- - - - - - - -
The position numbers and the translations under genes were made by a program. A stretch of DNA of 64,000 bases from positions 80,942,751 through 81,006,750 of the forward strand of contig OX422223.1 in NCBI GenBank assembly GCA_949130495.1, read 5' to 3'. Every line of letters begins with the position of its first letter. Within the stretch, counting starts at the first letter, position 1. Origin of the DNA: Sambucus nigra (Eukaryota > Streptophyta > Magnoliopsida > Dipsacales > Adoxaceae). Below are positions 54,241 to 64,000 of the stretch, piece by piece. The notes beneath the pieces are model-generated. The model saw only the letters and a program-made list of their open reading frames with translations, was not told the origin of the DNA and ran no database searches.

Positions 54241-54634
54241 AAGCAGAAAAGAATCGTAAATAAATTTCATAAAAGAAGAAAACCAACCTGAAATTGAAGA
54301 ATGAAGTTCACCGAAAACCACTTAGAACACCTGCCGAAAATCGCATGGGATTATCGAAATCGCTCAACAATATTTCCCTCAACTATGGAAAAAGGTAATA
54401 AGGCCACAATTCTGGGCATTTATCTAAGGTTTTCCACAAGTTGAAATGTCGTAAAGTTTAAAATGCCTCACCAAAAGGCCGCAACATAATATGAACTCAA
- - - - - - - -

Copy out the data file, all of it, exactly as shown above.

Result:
The position numbers and the translations under genes were made by a program. A stretch of DNA of 64,000 bases from positions 80,942,751 through 81,006,750 of the forward strand of contig OX422223.1 in NCBI GenBank assembly GCA_949130495.1, read 5' to 3'. Every line of letters begins with the position of its first letter. Within the stretch, counting starts at the first letter, position 1. Origin of the DNA: Sambucus nigra (Eukaryota > Streptophyta > Magnoliopsida > Dipsacales > Adoxaceae). Below are positions 54,241 to 64,000 of the stretch, piece by piece. The notes beneath the pieces are model-generated. The model saw only the letters and a program-made list of their open reading frames with translations, was not told the origin of the DNA and ran no database searches.

Positions 54241-54634
54241 AAGCAGAAAAGAATCGTAAATAAATTTCATAAAAGAAGAAAACCAACCTGAAATTGAAGA
54301 ATGAAGTTCACCGAAAACCACTTAGAACACCTGCCGAAAATCGCATGGGATTATCGAAATCGCTCAACAATATTTCCCTCAACTATGGAAAAAGGTAATA
54401 AGGCCACAATTCTGGGCATTTATCTAAGGTTTTCCACAAGTTGAAATGTCGTAAAGTTTAAAATGCCTCACCAAAAGGCCGCAACATAATATGAACTCAA